Challenging the commonplaces: Weyman Johnson's bold, unscripted talk on the heterogeneity of multiple sclerosis and the need for cutting edge research to address all aspects of MS engaged every one of the thousand people who attended the 2006 National Conference. He left the stage to a standing ovation. Below is an excerpt.
"This organization has always challenged the commonplaces about MS. For example, in the 60s my father developed MS. His sister, my aunt, already had the disease. And the doctors told us that this was coincidence. By the time I was involved with the Society we had begun to fund research into genetics. We have put millions into genetics research and continue to do so.
"I remember being told that MS doesn't affect African-Americans. I've met the brilliant doctor, Mary Hughes, and have heard the story of her family, and I know that the genetics research funded by the Society is helping put the lie to that commonplace as well.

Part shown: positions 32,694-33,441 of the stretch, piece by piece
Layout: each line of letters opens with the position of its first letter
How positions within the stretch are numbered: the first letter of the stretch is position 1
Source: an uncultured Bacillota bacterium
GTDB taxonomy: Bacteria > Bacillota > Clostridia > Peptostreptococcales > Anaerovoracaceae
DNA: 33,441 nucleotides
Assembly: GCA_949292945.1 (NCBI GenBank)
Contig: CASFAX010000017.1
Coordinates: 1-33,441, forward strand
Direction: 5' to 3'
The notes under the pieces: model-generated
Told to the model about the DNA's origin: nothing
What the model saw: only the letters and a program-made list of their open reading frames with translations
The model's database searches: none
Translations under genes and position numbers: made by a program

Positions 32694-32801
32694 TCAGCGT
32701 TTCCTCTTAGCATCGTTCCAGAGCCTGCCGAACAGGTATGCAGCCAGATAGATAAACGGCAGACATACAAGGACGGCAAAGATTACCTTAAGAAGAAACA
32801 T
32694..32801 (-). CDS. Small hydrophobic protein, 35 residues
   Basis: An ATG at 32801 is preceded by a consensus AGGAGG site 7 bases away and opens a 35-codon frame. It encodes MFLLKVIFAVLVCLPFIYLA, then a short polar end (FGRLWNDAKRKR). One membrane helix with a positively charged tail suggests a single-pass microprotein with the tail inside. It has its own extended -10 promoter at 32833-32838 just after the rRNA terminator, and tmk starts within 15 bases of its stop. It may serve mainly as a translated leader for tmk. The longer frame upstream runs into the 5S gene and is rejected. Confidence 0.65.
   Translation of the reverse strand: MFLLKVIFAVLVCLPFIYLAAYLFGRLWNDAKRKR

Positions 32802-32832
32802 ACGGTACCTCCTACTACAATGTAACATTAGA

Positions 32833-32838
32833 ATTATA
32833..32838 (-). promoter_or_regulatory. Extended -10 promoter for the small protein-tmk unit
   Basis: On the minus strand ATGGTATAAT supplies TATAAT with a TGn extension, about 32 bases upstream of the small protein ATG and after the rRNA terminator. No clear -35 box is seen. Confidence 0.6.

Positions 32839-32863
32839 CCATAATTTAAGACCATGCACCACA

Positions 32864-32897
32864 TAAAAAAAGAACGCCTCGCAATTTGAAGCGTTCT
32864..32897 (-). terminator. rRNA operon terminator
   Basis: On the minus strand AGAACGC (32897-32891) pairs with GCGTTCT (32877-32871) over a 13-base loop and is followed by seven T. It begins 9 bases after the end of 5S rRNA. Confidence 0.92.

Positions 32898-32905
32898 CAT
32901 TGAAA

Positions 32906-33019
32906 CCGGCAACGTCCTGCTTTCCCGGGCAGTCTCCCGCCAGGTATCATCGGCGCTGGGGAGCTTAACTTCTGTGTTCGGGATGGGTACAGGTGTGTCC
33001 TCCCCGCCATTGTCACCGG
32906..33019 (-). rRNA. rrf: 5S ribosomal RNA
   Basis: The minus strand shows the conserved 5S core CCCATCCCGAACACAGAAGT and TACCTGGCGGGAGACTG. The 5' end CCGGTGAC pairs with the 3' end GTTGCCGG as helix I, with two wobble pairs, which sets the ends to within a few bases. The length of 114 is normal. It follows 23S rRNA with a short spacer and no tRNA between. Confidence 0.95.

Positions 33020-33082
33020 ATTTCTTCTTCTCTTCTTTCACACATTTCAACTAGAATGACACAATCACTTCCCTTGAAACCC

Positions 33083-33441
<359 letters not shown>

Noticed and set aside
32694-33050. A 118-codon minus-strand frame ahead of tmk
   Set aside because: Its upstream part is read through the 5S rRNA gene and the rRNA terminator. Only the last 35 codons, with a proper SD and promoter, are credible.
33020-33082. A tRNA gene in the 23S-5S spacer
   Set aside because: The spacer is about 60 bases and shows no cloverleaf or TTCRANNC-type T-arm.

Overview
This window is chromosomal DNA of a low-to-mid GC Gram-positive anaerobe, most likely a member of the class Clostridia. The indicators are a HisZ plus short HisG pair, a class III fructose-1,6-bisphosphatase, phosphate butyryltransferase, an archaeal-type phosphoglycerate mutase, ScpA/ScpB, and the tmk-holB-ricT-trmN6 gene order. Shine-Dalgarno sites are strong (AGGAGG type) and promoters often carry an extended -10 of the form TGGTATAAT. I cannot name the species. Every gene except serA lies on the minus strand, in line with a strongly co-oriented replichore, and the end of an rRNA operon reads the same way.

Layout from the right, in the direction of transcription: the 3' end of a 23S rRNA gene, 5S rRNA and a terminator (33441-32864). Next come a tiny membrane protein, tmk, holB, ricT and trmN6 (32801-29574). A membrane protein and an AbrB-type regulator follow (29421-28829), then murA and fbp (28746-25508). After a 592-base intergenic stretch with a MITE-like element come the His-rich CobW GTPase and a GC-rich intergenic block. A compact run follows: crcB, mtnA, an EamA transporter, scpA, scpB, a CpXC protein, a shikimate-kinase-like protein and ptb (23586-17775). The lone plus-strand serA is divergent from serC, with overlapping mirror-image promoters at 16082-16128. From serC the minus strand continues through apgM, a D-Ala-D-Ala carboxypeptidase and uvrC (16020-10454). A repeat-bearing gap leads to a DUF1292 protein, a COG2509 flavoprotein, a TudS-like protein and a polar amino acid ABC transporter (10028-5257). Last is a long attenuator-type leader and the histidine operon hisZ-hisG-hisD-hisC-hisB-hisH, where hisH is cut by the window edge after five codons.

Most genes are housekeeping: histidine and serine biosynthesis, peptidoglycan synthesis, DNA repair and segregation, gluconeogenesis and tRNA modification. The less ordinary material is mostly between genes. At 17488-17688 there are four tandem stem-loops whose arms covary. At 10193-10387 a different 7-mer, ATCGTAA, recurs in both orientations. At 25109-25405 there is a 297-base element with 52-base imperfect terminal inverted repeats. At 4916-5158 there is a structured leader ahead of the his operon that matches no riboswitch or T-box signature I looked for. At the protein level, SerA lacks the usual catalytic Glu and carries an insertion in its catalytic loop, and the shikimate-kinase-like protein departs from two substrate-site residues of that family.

"We also heard that MS does not happen to children. But thousands of children around the world are affected by MS. We are putting millions of dollars into finding out why.
"Another commonplace we're challenging is that nerve tissue cannot be repaired. There are now signals coming in from research, some of which involve stem cells, that nerve tissue can be repaired. And that suggests that we may be able to do something for people with severe progressive multiple sclerosis.
"We have to infuse the anti-MS movement with hope. Not that a cure will happen today, but that it will happen, that soon there will be no more multiple sclerosis and no more National MS Society."
Weyman Johnson, Chairman, National Board of Directors
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|Date:||Dec 1, 2006|
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